Are British roads getting worse? Councils struggle to fund £10 billion pothole plague
An "extreme state of disrepair" has been revealed by a new report condemning the deteriorating local road network in the UK
The cost of a one-time catch-up to deal with this huge road maintenance backlog has been valued at a staggering £9.8 billion by the Asphalt Industry Alliance1 – that’s approximately £70 million per authority in England and £32 million per London authority.
An upfront, five-year funding settlement is the only way cash-strapped local authorities will be able to address our pothole-ridden roads and plan ahead, says the Transport Committee who published the report.
Potholes are a headache for everyone and a severe risk for many, says the report. A deteriorating local road network undermines local economic performance and results in direct costs to taxpayers, either through rising costs of deferred work or through a mend and make do approach that does not represent good value for money in the long-term. It also damages vehicles and causes injuries to passengers, particularly those with existing medical conditions.
The safety of other road users, especially cyclists, is also seriously compromised. Pedestrians and those who are older or vulnerable, can be left feeling anxious and isolated, discouraged to leave their own homes.
Squeezed funding priorities
However, local government revenue funding has fallen by about 25% since 2010. With no ring-fencing for local roads funding, struggling authorities have diverted the money to plug other gaps such as social care.
Lack of funding certainty has caused many councils to take short-term, reactive decisions on road maintenance, which is less effective than proactive maintenance and undermines local economic performance.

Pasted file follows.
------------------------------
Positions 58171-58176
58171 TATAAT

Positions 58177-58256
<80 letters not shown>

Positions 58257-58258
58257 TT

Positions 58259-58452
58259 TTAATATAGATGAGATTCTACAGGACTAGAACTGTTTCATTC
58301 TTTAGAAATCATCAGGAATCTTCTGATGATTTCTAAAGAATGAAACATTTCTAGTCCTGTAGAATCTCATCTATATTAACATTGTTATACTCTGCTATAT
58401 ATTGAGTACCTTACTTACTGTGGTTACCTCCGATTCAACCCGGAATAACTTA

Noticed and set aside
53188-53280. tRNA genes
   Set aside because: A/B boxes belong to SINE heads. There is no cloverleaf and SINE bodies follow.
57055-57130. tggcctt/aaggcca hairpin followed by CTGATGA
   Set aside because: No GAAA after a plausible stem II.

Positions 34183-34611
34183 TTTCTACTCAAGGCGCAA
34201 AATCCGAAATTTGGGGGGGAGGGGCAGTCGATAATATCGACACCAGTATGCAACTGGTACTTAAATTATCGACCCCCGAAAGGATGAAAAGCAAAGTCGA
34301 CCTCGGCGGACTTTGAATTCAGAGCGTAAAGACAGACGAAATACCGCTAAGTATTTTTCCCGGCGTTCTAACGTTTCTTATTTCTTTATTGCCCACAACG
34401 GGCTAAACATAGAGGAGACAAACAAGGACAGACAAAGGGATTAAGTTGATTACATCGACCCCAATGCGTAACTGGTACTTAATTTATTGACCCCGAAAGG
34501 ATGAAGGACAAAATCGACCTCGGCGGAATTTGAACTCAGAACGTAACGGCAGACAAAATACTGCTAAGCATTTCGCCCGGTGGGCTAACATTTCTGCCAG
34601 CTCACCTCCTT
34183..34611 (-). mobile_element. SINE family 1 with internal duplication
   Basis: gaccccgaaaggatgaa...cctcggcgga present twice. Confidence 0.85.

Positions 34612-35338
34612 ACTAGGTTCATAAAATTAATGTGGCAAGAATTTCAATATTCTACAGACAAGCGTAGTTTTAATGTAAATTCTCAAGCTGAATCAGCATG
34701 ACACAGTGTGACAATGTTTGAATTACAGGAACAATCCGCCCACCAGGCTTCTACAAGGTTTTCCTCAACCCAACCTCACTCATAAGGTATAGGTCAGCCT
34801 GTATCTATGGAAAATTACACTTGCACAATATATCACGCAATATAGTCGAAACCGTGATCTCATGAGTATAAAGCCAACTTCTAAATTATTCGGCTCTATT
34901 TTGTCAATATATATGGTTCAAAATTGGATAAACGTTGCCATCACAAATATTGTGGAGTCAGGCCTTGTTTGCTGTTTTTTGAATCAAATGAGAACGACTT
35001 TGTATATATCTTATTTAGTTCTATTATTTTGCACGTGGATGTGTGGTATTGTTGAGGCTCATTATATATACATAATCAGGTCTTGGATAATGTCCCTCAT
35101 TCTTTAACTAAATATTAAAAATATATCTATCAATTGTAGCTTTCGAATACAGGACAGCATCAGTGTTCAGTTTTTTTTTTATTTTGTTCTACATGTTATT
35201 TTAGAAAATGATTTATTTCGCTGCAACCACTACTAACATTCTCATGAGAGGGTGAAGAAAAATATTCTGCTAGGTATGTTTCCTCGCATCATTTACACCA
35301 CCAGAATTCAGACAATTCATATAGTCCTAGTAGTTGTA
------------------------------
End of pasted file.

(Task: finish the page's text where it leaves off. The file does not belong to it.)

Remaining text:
The Committee warns that extracting a five-year settlement from the Treasury should not be an excuse to cut funding. The exact nature of the settlement should be developed following consultation with local authorities to ensure the funding is designed in a way that will be most useful for them, says the report. It should encourage innovation, collaboration and good practice.
The Department for Transport (DfT) publishes basic data on road conditions and has begun work on collecting and publishing further data. The Committee believes that the DfT should make it easier for the public to report road concerns and to access real-time updates on road conditions.
RAC head of roads policy Nicholas Lyes said:
“We warmly welcome the findings of this report, which recognises the means of funding roads under council control is as broken as many local roads are themselves, and that a new approach is badly needed.
“While it is good that major roads are seeing significant levels of investment, the same can’t be said for all the others and surely, in 2019 it shouldn’t be the case that a driver can switch from a major A-road to a minor road and see an immediate degradation in surface quality.
“Not putting enough money into fixing the UK’s local roads is a false economy. In doing so, an unnecessary burden is being placed on councils. And then, when roads inevitably fail and need emergency attention, we all end up paying through taxes for short-term repairs that don’t sort out the problem in the long term. So it’s high time local roads were recognised for what they are – a significant piece of national infrastructure that serves a vitally important role in terms of connecting communities and linking people to their workplaces, which ultimately helps drive the economy.
“We look forward to the Government’s response to this report and any action it plans on taking as a result, and we urge it to put forward a five-year investment plan.
“If just 2p of the existing 58p fuel duty charged on every litre of petrol or diesel sold was ring-fenced, over five years nearly £5bn of additional funds would be raised which would go a long way towards fixing the country’s roads properly as opposed to the current practice of patching up individual potholes.
“Fundamentally, the report reinforces what drivers have been telling us for some time: that too many local roads are in a woeful state. Indeed, last year drivers told us that the state of these roads was their biggest overall motoring concern. Potholed roads can not only land drivers with a hefty repair bill, they also represent a serious safety risk for anyone on two wheels.”
To view the original article, from the RAC, please visit them here.